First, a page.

Also, I couldn't think of a better way.:rolleyes:

08-22-2004, 09:26 PM
Here is a shot of the access holes and plate with the barbed hose fittings. I used acrylic to prevent thermal creep from the brass fittings to the aluminum.

I drilled 5/8" holes and screwed a male and female 1/2" o.d. barbed fitting together from each side, and sealed it with silicone.

08-22-2004, 09:31 PM
The hardest conceptual part of the whole thing was how to seal the cables.

Once again, an idea from Dabit provided the spark I needed.

I cut a rectangular hole, and installed angle on both sides of the hole. Both pieces of angle will get closed cell insulation, and after sliding the cables through, the one angle will pivot to squeeze the foam tight onto the cables where a bolt will then hold it in place.

08-22-2004, 09:38 PM
Here is a picture of the case after installing the pump and a couple other things.

08-22-2004, 09:41 PM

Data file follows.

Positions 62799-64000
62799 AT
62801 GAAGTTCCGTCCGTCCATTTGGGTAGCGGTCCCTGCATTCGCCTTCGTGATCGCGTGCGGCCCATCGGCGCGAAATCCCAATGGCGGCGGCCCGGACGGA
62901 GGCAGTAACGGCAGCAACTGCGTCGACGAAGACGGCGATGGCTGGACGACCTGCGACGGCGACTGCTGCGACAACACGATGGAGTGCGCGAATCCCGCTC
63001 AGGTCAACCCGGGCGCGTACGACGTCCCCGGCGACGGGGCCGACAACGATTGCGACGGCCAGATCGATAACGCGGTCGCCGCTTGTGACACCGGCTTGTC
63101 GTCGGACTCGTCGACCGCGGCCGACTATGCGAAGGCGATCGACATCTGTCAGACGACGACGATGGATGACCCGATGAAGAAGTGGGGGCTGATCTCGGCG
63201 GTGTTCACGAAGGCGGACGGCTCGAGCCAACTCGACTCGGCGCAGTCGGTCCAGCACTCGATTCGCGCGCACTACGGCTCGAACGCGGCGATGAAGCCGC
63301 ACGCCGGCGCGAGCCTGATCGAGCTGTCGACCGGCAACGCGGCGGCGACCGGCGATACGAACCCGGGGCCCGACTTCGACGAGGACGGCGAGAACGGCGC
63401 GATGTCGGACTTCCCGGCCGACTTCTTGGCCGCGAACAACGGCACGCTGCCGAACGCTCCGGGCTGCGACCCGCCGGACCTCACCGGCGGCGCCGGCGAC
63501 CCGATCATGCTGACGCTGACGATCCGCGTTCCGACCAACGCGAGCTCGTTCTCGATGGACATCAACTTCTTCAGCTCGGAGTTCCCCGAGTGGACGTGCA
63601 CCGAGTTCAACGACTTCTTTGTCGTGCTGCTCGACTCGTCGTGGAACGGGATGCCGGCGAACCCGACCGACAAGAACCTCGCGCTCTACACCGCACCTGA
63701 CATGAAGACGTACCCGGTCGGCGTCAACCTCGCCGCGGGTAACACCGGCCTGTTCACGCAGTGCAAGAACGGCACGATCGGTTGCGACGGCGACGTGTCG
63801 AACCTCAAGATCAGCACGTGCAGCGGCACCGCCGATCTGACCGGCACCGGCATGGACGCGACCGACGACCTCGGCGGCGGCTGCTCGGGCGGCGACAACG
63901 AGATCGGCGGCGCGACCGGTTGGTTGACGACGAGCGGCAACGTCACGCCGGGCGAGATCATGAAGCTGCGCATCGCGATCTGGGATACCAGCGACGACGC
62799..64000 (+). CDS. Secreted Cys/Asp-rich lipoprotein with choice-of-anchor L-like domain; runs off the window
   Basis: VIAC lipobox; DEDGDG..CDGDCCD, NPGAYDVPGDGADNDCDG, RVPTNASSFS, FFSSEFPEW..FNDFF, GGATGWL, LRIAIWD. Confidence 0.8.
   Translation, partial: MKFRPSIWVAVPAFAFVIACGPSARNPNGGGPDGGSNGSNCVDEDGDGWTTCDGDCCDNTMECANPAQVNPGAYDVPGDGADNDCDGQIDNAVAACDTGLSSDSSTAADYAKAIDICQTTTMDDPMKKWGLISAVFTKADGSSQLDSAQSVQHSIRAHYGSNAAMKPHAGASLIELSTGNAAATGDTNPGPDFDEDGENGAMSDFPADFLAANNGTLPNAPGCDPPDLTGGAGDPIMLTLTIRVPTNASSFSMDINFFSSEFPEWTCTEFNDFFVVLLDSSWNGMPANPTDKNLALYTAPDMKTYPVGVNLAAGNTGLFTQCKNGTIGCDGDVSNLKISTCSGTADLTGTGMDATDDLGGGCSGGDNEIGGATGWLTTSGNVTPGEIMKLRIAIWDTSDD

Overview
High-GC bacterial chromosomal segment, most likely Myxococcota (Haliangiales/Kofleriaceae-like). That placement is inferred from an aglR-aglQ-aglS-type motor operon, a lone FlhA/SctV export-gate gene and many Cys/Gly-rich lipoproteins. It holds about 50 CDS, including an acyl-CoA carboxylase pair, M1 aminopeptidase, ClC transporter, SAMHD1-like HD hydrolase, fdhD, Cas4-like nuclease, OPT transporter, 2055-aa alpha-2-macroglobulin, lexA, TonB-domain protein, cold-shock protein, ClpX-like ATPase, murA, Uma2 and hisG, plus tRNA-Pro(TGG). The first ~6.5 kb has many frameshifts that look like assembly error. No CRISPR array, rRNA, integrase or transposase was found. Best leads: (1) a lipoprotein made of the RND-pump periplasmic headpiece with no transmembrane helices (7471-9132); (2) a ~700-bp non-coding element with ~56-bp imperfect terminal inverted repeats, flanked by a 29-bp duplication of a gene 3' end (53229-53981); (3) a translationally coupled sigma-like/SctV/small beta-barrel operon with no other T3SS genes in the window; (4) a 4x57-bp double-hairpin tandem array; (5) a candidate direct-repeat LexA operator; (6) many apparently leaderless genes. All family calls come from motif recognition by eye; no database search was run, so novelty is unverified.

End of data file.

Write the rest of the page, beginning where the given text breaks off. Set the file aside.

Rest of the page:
Here is a shot of the front of the case with the DVD-RW/CD, Floppy and the 120mm front fan.

08-22-2004, 09:43 PM
The power supply - Antec True Power 550.

08-22-2004, 09:46 PM
Shot of all the cables hidden behind the bays.

08-22-2004, 09:48 PM
I wanted to mount the pump and fittings so that the side panel could be removed without disconnecting the chiller. So I fabricated a small bracket from a piece of flat aluminum and mounted it to the base of the case right by the pump, allowing a straight shot for the inlet tubing to the pump.

08-22-2004, 09:53 PM
If you look at some of the previous pics, you can see that I formed the box to allow the back exhaust fan to still be in place.

I hate noise, so instead of mounting the fan directly, I drilled 4 1/8" holes in it and used #6 x 1" rubber anchors glued into the fan. That way there is no direct metal to metal contact from the fan to the case.